Noodles, tuna top NSW prisoner wish list NSW prisoners have spent about $25 million on groceries in the past year during the official buy-up scheme and noodles and tuna are the most popular items.
Noodles and tuna are the most sought-after items for NSW prisoners who take part in the official jail buy-up scheme, according to Corrective Services NSW.
There are about 13,000 people behind bars across the state and figures released on Monday show they spent about $25 million on groceries in the past year.
The program allows prisoners, who are only given basic clothing and food, to buy extra items with wages or money provided by family members.
The top three items were Singapore noodles, tinned tuna, orange drink powder, cola and hot and spicy noodles.
Commissioner Peter Severin said the system helped manage behaviour and saved money because any revenue helped cover operational costs.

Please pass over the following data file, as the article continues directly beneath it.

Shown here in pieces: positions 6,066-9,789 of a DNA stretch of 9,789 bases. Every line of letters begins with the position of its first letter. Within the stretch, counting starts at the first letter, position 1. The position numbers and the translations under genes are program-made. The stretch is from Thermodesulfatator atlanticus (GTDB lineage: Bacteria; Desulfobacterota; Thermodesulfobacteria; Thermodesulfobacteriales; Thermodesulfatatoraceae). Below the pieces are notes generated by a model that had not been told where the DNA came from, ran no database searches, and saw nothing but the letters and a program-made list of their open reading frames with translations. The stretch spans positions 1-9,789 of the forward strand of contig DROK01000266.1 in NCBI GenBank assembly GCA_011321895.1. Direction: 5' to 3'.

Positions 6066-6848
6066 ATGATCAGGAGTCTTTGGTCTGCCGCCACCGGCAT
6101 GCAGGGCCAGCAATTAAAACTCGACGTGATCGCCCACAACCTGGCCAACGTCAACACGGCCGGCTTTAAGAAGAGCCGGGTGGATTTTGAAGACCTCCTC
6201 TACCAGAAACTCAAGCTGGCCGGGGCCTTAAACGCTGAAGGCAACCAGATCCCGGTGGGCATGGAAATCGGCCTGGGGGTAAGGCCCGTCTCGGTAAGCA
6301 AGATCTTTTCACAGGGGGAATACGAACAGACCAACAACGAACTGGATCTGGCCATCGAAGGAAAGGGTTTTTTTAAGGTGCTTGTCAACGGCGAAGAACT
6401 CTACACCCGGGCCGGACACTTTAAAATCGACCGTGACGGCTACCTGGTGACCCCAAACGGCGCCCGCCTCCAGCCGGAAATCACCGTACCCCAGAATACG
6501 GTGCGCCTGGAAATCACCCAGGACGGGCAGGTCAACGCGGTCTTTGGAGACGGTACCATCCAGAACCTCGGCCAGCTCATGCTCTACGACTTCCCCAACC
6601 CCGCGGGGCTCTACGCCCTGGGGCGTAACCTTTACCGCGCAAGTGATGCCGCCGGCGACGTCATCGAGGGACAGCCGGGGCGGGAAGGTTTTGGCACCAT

“The ability to purchase these goods allows inmates an opportunity to develop a sense of personal responsibility and learn how to budget,” Mr Severin said in a statement.
“These skills can assist them when they leave prison and reintegrate into the community.”
In addition to noodles and tuna, revelations about contraband last year showed inmates also have an appetite for tobacco, crystal meth, prison brew, mobile phones and weapons.
An 11-week sweep of the state’s 36 jails turned up 11 mobile phones, 647 grams of tobacco, 44 prison-made weapons, 3.4 grams of crystal meth, 21 buprenorphine strips (a methadone-like drug) and 10 litres of prison brew.
Corrective Services NSW has previously conceded contraband is an ongoing problem and inmates are ingenious in coming up with new smuggling techniques, however management has pledged to continue its “relentless pursuit”.
An inmate’s weekly wage ranges between $24.60 to $70.55 and they are allowed to spend up to $100 a week on food items, according to Monday’s figures.
The average weekly grocery spend is about $50.